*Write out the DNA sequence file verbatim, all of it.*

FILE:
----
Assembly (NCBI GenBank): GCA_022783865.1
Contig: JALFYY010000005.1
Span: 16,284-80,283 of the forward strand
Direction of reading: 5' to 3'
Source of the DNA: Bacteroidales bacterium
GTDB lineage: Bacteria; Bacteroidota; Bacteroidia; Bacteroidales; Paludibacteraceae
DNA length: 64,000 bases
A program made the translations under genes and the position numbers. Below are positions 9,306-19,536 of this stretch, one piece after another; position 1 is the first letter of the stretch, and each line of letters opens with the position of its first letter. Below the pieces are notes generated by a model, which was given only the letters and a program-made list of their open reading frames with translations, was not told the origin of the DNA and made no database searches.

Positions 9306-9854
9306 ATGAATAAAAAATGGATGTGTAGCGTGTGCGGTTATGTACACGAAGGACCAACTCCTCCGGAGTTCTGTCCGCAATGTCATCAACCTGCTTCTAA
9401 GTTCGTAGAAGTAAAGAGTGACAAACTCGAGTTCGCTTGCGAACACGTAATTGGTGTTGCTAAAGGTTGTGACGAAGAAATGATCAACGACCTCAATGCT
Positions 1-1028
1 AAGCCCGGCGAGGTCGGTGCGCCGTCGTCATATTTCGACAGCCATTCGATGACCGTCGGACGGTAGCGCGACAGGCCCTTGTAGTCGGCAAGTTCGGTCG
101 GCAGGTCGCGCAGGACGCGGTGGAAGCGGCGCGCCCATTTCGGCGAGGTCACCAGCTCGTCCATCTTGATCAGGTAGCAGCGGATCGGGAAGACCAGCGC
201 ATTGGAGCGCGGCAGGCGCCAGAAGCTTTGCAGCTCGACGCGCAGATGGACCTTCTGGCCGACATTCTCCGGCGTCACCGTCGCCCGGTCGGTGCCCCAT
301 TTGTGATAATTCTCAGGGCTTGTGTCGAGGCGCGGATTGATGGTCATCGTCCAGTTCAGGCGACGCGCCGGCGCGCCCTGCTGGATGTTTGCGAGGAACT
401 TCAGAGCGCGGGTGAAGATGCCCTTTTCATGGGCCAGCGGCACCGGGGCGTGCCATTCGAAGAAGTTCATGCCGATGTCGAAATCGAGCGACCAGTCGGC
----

Assembly (NCBI GenBank): GCA_022783865.1
Contig: JALFYY010000005.1
Span: 16,284-80,283 of the forward strand
Direction of reading: 5' to 3'
Source of the DNA: Bacteroidales bacterium
GTDB lineage: Bacteria; Bacteroidota; Bacteroidia; Bacteroidales; Paludibacteraceae
DNA length: 64,000 bases
A program made the translations under genes and the position numbers. Below are positions 9,306-19,536 of this stretch, one piece after another; position 1 is the first letter of the stretch, and each line of letters opens with the position of its first letter. Below the pieces are notes generated by a model, which was given only the letters and a program-made list of their open reading frames with translations, was not told the origin of the DNA and made no database searches.

Positions 9306-9854
9306 ATGAATAAAAAATGGATGTGTAGCGTGTGCGGTTATGTACACGAAGGACCAACTCCTCCGGAGTTCTGTCCGCAATGTCATCAACCTGCTTCTAA
9401 GTTCGTAGAAGTAAAGAGTGACAAACTCGAGTTCGCTTGCGAACACGTAATTGGTGTTGCTAAAGGTTGTGACGAAGAAATGATCAACGACCTCAATGCT
Positions 1-1028
1 AAGCCCGGCGAGGTCGGTGCGCCGTCGTCATATTTCGACAGCCATTCGATGACCGTCGGACGGTAGCGCGACAGGCCCTTGTAGTCGGCAAGTTCGGTCG
101 GCAGGTCGCGCAGGACGCGGTGGAAGCGGCGCGCCCATTTCGGCGAGGTCACCAGCTCGTCCATCTTGATCAGGTAGCAGCGGATCGGGAAGACCAGCGC
201 ATTGGAGCGCGGCAGGCGCCAGAAGCTTTGCAGCTCGACGCGCAGATGGACCTTCTGGCCGACATTCTCCGGCGTCACCGTCGCCCGGTCGGTGCCCCAT
301 TTGTGATAATTCTCAGGGCTTGTGTCGAGGCGCGGATTGATGGTCATCGTCCAGTTCAGGCGACGCGCCGGCGCGCCCTGCTGGATGTTTGCGAGGAACT
401 TCAGAGCGCGGGTGAAGATGCCCTTTTCATGGGCCAGCGGCACCGGGGCGTGCCATTCGAAGAAGTTCATGCCGATGTCGAAATCGAGCGACCAGTCGGC